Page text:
Listen to Your Self & An Action Adventuresam
Re-Creating Your Self by Christopher Stone
If you want to know what you really believe at any given time, then listen carefully, very intently, to the words you use. They mirror your beliefs. They are your beliefs, verbally expressed.
“If you can’t say something good about someone, don’t say anything at all!” That’s a cliché you’d be well advised to apply to your self: If you can’t say anything positive about your self, then why say anything? There’s no good to come from complaining about your self, or from belittling your self in conversation. It doesn’t help you – it only gives power to the negative attitudes and ideas that you want to change. To make matters worse, your wailing and whining constitute “ear pollution” to the person, or persons, who are listening.
Use your words to bless, never to condemn, and start with your self.
While understanding the importance of talking like their new selves, some Re-Creating Your Self students feel that to do so is to contradict their present reality – to be in denial, so to speak. To them, this seems like lying. These people are missing the point. I’m not suggesting that you lie. I’m from “the truth shall set you free” school of thought. I’m simply asking my students to choose their words more carefully. For instance, if you’re broke and you want to have money, don’t reinforce your poverty-creating beliefs by saying, “I need a vacation….but I can’t afford it!” Verbally affirm the person you want to become, living the life you desire, by declaring, “I need a vacation. And soon I’ll be able to afford it!” You are not lying, nor are you reinforcing any negative beliefs you hold about finances and money.” You’re opening the door for what you need and want to become real and present in your life.
Listen carefully, very carefully, to your self and the words that you use regularly. At the same time, be careful not to listen at length to people who make illness, failure or pessimism the principal themes of their conversations. Their negativity is draining; even worse, it may be contagious.
Talking like your new self requires a conscious and deliberate effort on your part, for a while. That’s because most of us have the bad habit of automatically dragging old words and negative phrases into our present conversations. With practice, talking like your new self will become as automatic and effortless as talking like your old self used to be.
The same applies to listening to your self.
ACTING LIKE MY NEW SELF
Step 1: Open your Re-Creating Your Self notebook to your Blueprint for Personal Change, and review your beliefs.
STEP 2: As you review, decide on one simple action you can take to physically affirm each belief in your blueprint. Under the heading “Acting Like My New Self,” list each new belief in your blueprint, followed by the physical action you’ve chosen to support the belief. (Your Guide will provide a format you can use for this written step of the Adventure.)
STEP 3: Each day put wings on one or more of your new beliefs by taking the physical action you decided on in Step 2. Continue until you have physically affirmed (acted like) each of your new beliefs at least once.
STEP 4: Think of a new way to physically support each of your new beliefs, and then put your fresh actions into use by repeating Step 3, using them. Continue this process until acting like your new self becomes automatic.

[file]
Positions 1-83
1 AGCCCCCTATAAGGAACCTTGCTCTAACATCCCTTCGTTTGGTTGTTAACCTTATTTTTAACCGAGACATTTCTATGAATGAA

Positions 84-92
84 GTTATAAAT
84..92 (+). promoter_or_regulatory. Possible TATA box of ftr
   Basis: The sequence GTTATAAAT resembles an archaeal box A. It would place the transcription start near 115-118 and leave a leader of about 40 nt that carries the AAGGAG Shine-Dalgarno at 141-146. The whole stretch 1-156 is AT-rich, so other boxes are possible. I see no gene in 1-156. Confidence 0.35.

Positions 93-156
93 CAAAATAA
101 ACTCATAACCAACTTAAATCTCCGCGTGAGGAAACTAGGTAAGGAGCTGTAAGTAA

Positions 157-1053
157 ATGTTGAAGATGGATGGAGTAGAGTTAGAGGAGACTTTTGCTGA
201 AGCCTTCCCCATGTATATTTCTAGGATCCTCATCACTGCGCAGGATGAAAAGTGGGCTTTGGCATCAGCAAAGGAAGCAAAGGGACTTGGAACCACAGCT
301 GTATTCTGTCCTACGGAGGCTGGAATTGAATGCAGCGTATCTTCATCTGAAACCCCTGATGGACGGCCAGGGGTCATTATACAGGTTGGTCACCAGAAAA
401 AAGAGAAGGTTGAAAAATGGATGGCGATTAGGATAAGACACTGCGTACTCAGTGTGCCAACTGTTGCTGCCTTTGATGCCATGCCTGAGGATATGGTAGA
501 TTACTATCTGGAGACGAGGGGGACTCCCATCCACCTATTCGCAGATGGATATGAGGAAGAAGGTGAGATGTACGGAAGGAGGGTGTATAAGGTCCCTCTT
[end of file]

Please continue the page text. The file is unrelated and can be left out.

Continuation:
YOUR ADVENTURE GUIDE
AMY, 39 YEARS OLD:
When she first came to see me, Amy was a twice-divorced businesswoman with a seventeen-year-old son and ten-year-old ulcers. “I already believe that I create my life,” she said. “What I need to know is how to recreate it in a way will bring health, happiness and peace.”
New belief: I trust Drew (Amy’s boyfriend) because, in the two years that we’ve been dating, he’s never given me reason to doubt him.
Acting like my new self: From now on, when speaking with Drew on the phone, I will freely share the interesting things that have happened to me during the day. I’ll communicate clearly my love and caring. In the past, I’ve spent most of our daily calls jealously giving him the third degree about his every action and personal encounter.
New belief: Being a good mother doesn’t mean that I must be my son’s personal “slavey.” In truth, I can become a better parent by making Michael assume some responsibilities.
Acting like my new self: I’m telling Michael that from now on he’s responsible for keeping his room clean and laundering his own clothes.
New belief: I’m a good, valuable person, right now. I needn’t prove my personal worth, or strive to be more valuable.
Acting like my new self: I’m going to stop belittling my employees when they make errors in order to increase my own sense of value and worth.
New belief: I love myself enough to sometimes allow pleasure to come before business.
Acting like my new self: Instead of paneling and reorganizing the garage next weekend, I’m accepting Drew’s offer of a romantic Catalina getaway.
A Re-Creating Your Self Thought: Carefully listening to your self, both the things you say aloud, and the inner dialogues you have with your self, is the fastest way to learn what you really believe at any given time.
Coming July 15: Your Life Changes As You Re-Create Your Self.
Have a Re-Creating Your Self comment, observation, or a question? Please send them to me at email@example.com.
Copyright 2010 by Christopher Stone